Effective management of use-related risks is crucial to ensuring the safety of your combination products. In the past, labeling and training were justifiable strategies for reducing use-related risks.
Today, users require more assurance that you have exercised due diligence to create a product that has minimal potential for use-related errors that could compromise medical treatment.
One way to eliminate or mitigate use-related risks is through incorporating human factors testing into your design, development and risk-management processes.
Managing Risks With Human Factors Testing
Human factors testing focuses on the complex interactions between users and combination products, specifically those that combine drugs or biologics with devices. It requires you to consider users, use environments and user interfaces when designing and developing your products.
Human factors testing offers a variety of methods for identifying use-related hazards.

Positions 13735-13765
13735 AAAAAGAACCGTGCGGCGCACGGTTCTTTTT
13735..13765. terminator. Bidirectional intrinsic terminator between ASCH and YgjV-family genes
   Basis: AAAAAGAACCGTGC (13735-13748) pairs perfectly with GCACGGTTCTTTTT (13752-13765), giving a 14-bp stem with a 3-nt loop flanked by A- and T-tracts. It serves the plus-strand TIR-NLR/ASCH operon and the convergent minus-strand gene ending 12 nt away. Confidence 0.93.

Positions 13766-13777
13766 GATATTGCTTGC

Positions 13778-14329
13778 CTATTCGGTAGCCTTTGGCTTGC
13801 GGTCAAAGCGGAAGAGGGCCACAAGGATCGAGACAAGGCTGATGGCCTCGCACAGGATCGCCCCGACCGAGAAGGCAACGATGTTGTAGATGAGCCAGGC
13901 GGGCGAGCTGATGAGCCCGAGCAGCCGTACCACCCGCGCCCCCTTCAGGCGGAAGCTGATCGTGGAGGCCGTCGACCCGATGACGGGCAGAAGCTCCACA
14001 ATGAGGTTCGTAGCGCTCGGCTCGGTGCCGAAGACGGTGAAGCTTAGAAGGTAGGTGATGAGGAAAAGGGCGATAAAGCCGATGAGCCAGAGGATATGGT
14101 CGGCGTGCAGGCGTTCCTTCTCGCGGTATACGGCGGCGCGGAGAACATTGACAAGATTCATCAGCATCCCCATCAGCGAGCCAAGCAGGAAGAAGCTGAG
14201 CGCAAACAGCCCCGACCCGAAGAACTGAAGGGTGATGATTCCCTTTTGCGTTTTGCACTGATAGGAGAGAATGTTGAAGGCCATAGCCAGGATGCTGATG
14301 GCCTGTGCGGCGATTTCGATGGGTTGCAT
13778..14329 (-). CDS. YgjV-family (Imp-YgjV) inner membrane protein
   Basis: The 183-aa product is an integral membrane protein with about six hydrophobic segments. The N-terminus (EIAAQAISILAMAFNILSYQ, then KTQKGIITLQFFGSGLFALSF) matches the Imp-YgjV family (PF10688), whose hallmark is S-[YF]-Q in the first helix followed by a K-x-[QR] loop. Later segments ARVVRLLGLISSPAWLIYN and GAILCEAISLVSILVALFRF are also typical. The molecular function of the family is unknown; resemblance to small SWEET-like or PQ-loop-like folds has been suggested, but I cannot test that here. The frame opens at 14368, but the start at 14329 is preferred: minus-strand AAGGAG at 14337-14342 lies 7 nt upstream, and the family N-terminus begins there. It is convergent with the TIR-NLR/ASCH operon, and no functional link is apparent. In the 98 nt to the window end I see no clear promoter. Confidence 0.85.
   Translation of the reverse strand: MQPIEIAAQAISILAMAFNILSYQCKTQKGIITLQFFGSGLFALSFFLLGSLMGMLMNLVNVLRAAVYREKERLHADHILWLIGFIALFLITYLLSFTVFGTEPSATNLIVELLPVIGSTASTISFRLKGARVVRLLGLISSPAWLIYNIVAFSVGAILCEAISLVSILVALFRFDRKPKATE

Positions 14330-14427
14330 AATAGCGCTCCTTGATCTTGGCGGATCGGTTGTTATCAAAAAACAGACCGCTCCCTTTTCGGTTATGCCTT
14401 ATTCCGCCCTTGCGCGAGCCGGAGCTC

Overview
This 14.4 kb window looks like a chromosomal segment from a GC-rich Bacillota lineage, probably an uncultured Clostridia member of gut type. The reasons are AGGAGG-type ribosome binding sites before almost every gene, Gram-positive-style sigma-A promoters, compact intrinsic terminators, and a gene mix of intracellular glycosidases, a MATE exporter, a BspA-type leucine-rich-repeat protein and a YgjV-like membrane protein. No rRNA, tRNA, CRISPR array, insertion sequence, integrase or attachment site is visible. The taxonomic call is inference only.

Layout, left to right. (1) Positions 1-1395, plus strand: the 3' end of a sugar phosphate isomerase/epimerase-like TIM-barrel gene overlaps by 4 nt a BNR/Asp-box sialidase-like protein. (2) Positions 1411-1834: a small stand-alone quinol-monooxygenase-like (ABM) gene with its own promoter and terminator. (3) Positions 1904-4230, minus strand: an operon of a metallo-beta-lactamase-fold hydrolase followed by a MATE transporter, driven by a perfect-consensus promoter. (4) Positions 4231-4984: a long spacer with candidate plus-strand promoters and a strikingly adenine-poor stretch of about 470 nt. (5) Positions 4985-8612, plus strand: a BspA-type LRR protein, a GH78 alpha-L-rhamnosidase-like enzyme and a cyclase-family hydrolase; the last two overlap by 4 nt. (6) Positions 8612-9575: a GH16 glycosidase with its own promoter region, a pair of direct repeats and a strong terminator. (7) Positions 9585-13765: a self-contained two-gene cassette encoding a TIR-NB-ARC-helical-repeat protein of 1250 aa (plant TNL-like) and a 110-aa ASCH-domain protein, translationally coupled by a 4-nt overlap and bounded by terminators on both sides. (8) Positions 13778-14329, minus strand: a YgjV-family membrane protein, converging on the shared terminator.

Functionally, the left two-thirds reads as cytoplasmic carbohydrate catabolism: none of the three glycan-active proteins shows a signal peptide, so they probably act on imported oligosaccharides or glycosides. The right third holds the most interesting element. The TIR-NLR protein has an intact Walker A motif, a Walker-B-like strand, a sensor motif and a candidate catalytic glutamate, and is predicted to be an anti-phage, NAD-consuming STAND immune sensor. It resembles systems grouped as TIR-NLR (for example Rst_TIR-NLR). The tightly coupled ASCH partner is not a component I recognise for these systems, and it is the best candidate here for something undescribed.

Your choice of approaches is dependent on many factors specific to the products you are developing, such as the availability of information on use-related problems associated with similar products.
FDA Recommendations for Human Factors Testing
The FDA’s recommendations for human factors testing were set out in two draft guidances released in February 2016.
The first, entitled “Human Factors Studies and Related Clinical Study Considerations in Combination Product Design and Development,” defines human factors testing and outlines the process considerations for submitting human factors data for your combination products. It stresses the importance of identifying and correcting user interface design shortcomings so that use-related hazards are minimized or eliminated.
The other, entitled, “List of Highest Priority Devices for Human Factors Review,” lists the specific types of combination products for which you should include a report summarizing your human factors testing, results and conclusions in your premarket submissions.
Incorporating human factors testing early on and throughout the design process can help you avoid costly modifications or updates later. Calling in a consultant to help you with this process could be worth the investment and will guarantee use-related hazards are eliminated or reduced to the lowest practicable level.
Quality Solutions Now (QSN) specializes in combination products and can provide you with the support you need to ensure your products are safe and effective.